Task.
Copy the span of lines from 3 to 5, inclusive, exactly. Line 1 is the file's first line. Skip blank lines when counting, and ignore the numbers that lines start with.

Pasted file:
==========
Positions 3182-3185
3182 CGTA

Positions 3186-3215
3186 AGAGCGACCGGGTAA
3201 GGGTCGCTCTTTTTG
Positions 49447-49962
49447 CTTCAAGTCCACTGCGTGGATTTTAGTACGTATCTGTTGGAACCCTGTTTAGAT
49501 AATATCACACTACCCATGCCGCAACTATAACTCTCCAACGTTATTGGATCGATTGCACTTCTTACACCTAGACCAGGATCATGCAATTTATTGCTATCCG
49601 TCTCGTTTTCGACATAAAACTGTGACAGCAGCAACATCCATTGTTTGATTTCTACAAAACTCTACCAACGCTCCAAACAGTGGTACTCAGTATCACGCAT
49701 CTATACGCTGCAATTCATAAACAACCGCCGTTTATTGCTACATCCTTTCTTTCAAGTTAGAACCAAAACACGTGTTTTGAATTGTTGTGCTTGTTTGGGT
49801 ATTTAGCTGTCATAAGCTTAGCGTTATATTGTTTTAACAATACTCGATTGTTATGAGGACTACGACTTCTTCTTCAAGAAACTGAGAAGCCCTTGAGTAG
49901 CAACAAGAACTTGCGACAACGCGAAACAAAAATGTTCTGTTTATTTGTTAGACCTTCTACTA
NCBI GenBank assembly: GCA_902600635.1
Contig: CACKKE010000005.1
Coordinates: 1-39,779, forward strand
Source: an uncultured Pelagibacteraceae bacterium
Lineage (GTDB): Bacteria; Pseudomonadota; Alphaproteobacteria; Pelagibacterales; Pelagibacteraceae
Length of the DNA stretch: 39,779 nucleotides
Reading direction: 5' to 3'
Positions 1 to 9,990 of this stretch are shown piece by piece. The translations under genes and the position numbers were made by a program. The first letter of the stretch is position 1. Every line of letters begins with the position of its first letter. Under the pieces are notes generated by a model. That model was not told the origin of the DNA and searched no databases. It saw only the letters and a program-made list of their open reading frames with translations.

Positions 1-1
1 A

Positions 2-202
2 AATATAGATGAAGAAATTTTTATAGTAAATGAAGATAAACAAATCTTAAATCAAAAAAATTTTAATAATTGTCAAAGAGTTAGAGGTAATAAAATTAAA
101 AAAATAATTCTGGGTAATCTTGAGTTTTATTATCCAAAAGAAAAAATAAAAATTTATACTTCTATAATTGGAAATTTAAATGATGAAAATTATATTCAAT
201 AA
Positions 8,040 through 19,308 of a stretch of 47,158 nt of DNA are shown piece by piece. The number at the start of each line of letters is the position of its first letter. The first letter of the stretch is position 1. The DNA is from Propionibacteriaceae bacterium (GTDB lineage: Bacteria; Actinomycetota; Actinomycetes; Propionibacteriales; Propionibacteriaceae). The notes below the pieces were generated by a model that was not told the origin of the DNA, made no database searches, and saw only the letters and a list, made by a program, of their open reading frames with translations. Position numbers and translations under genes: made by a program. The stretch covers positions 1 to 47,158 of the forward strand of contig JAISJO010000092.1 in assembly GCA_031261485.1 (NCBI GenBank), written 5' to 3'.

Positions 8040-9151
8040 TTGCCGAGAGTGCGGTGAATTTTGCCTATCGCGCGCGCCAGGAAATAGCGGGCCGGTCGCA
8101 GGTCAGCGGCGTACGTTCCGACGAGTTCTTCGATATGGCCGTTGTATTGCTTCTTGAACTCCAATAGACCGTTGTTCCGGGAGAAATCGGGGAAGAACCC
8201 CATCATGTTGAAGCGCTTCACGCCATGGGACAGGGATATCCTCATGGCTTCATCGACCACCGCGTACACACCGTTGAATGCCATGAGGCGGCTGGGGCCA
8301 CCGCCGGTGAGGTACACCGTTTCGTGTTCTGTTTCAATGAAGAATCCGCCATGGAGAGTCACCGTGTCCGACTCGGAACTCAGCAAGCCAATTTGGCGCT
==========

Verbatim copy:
Positions 3186-3215
3186 AGAGCGACCGGGTAA
3201 GGGTCGCTCTTTTTG